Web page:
A church cannot go through an extended period of ministry interruption and be the same on the other side. Nor should it be. Our troubles are designed to change us. According to Romans 5:3-4, difficulties produce perseverance, which strengthens our character. That’s change. But such positive outcomes only happen when our trials are honestly evaluated and the lessons properly applied. We are still evaluating the last 15 months. We have not discovered all the lessons yet. But there are some guiding principles that will help us on the journey.
Remember our purpose. Whatever service we offer should be motivated by a desire to honor and exalt God. Personal agendas, pet projects, and individual accolades must give way to self-sacrifice for the building up of the church to the glory of God.
As each one has received a special gift, employ it in serving one another as good stewards of the manifold grace of God. Whoever speaks, is to do so as one who is speaking the utterances of God; whoever serves is to do so as one who is serving by the strength which God supplies; so that in all things God may be glorified through Jesus Christ, to whom belongs the glory and dominion forever and ever. Amen.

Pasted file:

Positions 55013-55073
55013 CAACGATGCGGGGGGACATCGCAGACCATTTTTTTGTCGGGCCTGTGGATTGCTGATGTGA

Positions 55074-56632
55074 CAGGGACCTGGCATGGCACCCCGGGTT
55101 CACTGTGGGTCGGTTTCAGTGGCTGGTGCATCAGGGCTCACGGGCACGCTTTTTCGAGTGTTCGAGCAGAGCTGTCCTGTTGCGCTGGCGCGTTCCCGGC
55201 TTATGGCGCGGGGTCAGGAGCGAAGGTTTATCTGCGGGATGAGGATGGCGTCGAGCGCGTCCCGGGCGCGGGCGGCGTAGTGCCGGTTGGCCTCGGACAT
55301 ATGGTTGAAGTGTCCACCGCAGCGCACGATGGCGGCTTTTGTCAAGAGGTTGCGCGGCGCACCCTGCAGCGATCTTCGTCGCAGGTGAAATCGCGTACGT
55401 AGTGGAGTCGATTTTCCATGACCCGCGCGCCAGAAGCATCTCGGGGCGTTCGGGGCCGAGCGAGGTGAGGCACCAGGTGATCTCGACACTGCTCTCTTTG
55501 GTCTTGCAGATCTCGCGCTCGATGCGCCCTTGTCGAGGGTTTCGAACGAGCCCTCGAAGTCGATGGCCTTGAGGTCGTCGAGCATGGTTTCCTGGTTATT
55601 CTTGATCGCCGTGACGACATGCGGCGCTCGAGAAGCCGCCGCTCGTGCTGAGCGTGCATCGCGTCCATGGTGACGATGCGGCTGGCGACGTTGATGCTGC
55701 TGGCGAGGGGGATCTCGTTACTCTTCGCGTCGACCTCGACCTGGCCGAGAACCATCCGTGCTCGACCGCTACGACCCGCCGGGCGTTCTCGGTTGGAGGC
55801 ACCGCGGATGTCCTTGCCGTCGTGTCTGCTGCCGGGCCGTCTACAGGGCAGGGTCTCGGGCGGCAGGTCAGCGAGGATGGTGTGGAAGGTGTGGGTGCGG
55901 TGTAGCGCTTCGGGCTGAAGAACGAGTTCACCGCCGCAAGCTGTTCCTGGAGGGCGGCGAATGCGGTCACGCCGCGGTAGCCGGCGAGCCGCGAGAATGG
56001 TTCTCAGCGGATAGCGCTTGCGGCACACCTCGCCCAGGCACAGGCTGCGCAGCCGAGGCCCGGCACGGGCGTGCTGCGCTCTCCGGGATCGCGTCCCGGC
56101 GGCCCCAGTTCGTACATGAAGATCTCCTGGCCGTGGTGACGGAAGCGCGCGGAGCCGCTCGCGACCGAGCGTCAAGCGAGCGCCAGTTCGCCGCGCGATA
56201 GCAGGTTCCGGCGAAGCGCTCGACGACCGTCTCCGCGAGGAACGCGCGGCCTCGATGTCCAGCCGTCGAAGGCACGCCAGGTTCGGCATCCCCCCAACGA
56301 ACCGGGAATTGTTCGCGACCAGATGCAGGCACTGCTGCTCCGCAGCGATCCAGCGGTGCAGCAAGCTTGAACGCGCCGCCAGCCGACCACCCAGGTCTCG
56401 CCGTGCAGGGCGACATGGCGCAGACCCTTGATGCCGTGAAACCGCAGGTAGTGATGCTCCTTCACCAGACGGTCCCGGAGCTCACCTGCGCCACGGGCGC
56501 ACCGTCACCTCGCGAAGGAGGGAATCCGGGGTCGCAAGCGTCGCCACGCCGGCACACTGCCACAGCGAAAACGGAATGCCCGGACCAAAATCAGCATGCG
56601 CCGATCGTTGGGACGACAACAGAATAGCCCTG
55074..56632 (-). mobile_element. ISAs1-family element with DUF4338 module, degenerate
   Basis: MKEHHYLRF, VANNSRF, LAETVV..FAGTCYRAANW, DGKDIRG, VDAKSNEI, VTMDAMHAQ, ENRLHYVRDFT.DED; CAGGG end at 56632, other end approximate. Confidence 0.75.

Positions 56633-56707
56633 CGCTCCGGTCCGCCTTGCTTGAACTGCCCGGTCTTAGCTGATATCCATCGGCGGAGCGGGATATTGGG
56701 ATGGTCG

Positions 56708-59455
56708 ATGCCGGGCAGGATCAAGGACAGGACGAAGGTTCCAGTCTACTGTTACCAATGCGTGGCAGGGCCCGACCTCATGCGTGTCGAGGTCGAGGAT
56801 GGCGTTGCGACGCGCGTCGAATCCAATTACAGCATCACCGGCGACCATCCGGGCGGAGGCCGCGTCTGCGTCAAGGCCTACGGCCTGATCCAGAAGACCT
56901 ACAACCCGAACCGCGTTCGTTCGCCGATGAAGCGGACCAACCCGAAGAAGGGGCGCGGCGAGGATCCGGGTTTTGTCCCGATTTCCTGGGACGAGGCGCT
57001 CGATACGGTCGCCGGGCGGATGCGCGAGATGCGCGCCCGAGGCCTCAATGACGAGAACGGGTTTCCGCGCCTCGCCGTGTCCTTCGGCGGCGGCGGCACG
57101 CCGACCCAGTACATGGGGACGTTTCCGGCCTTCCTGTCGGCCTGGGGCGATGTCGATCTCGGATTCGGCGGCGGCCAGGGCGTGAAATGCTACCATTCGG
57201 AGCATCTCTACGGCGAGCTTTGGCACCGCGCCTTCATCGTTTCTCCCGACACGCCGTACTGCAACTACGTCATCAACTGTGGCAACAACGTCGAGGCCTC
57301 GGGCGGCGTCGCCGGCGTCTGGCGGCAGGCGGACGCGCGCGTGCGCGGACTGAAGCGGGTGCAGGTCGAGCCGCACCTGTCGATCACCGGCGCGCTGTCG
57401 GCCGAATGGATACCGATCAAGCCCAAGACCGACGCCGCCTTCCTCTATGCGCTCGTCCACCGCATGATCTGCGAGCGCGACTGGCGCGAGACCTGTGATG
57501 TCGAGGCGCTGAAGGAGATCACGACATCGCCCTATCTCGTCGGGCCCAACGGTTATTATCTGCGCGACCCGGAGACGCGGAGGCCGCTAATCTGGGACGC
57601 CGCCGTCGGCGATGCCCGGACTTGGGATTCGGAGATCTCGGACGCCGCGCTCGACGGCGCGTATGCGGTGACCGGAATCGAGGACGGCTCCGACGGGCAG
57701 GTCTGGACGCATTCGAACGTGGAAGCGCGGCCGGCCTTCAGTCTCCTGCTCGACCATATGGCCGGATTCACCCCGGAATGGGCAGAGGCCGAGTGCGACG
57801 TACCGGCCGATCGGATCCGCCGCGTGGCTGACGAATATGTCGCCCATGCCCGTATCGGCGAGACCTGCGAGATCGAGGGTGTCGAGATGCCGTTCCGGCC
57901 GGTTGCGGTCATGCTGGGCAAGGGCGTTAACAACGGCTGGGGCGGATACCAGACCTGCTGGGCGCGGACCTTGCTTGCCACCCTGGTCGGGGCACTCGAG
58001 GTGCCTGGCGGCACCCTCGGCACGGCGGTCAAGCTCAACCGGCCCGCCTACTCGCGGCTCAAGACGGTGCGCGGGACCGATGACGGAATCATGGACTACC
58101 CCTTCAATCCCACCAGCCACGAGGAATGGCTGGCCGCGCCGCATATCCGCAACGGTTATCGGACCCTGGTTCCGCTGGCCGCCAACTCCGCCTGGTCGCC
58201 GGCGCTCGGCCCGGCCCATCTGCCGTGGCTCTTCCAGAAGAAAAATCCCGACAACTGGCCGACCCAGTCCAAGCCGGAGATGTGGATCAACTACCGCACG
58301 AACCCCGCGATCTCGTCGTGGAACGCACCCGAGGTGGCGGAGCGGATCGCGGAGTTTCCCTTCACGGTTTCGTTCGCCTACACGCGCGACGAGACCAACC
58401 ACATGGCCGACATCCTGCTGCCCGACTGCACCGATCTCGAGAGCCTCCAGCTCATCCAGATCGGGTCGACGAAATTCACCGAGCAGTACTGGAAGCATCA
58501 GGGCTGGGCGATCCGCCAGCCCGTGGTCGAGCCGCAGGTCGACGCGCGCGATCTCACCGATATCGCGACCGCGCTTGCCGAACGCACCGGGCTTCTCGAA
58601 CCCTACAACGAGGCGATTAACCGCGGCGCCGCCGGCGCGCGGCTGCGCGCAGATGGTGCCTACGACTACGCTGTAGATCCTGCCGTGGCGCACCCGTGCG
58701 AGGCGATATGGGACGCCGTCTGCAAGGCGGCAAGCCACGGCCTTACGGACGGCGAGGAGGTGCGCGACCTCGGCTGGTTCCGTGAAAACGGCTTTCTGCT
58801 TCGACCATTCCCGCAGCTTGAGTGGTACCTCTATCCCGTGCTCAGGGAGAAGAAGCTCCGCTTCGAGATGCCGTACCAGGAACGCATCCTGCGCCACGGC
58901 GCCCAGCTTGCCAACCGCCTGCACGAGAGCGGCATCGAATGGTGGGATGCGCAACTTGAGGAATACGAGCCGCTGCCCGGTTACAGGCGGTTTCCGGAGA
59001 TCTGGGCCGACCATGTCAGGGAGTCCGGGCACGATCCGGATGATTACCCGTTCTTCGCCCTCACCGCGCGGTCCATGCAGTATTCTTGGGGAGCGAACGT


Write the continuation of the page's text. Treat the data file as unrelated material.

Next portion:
-1 Peter 4:10-11
Examine our priorities. What activities deserve primary attention? When it comes to ministry activities, the choices rarely involve distinguishing between good and evil. Ministry choices are usually between good and better. When Martha chose to busy herself preparing a meal for Jesus, she wasn’t doing something evil. She was doing something good (1 Peter 4:9). But she was missing out on something better (Luke 10:38- 42). As we look to increase our activities postlockdown, I want to encourage us not to merely try to recreate the pre-lockdown environment for no other reason than the fact that it’s what we used to do. Let’s be deliberate, thoughtful, and prayerful about it. Let’s not just settle for good. Let’s set our sights on better and best!